Are the Hurricanes and Devils back on the playoff collision course, 14 years after the last?
Fourteen years is too long.
There was a time, a time ago, when the Carolina Hurricanes and New Jersey Devils seemed destined to meet in the playoffs year after year after year. Then the hurricanes lost their relevance, and when they returned, the devils did the same, and the two will never meet.
But based on how the Metropolitan Division and Eastern Conference are rocking this season, there’s a good chance the weather has returned.
And based on how their games have gone this season, there’s also a good chance a Canes-Devils series will be as fun as ever. Maybe even more.
Tuesday night was a disaster for the Hurricanes, who led by two goals before the last minute of the second period and ended up losing 5-3. But it was an entertaining disaster, full of wild swings, a pair of shorthanded goals, a controversial winner – replays showed Dawson Mercer’s breakaway was triggered by a high stick, but officials l ‘ve missed and it’s not a tough game outside of the offensive zone — and an epic meltdown of the Hurricanes’ third defensive duo of Jalen Chatfield and Dylan Coghlan.
Pyotr Kotchetkov was also mediocre, and while the rookie helped the Hurricanes through their winning streak, he clearly needs time in the AHL to recalibrate. Frederik Andersen, who has been training for over a month, cannot return soon enough – and could as soon as Thursday, although the weekend looks more likely.
Tuesday’s savage loss came on the heels of their last meeting with the Devils in Newark nine days ago, in which the Hurricanes led 2-1, 3-2, fell 4-3 and finished by winning in a shootout. The win extended the Hurricanes’ winning streak to 11. They now have a new streak, 0-3-1 since then.
Nonetheless, they remain ahead in the subway at the midpoint, and while all of that will continue to evolve, enough of the conference picture has hardened to put these teams on a collision course in the playoffs. It seems safe to assume at this point that both wild cards will come from the subway, meaning the Hurricanes, even if they were to somehow catch the Boston Bruins, will start the playoffs within the division.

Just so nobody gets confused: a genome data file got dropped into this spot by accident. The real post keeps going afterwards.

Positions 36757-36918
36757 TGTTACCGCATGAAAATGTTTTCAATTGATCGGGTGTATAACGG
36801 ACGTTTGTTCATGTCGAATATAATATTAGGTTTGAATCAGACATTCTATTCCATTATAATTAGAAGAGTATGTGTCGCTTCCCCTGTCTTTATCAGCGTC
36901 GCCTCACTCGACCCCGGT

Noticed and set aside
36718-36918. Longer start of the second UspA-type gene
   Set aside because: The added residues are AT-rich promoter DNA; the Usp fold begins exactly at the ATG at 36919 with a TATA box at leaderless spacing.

The odds are more or less even between the Devils, New York Rangers, Washington Capitals, or Pittsburgh Penguins, as any of those teams could finish anywhere from first to fifth, and the Islanders of New York still have a chance to make their way into the picture. .
“We know how good everyone is in the division,” Hurricanes coach Rod Brind’Amour said Tuesday morning. “The classification, I have already told you, we don’t really look at it. Maybe we’ll start when we get to the bottom of it. But 20 games from now, everything could be turned upside down anyway.
It just feels like, though, that these teams will meet again, and not just in March. There’s a little steam in the kettle, and not just because Erik Haula is on the Devils roster. Miles Wood, born (though not raised) in Buffalo, was as surly as a typical Sabers fan at the PNC on Tuesday, throwing his weight and trying to perform impromptu dental work on Coghlan with his stick. He didn’t draw any blood, but there’s some bad blood churning.
And given the Devils’ offensive talent — Jack Hughes was held scoreless on Tuesday, a rarity — and their willingness to play offense, a predilection they share with the Hurricanes, those teams tend to look to the default drama. If they do end up playing together in the playoffs, there’s every reason to expect things to be crazy in a way that they aren’t against the Bruins or Rangers.
They were in 2009, a playoff between teams with very different personalities than they have now. It was 2006 when the Hurricanes walked into Martin Brodeur’s kitchen and cooked a full meal. It was 2002, when the Hurricanes got revenge for 2001, and it was 2001 when Scott Stevens knocked out half of Carolina’s roster in a series that, despite the loss, forever changed the course of the franchise. of the Hurricanes.
The Hurricanes and Devils could have more than one game to play this season. Let’s hope so.
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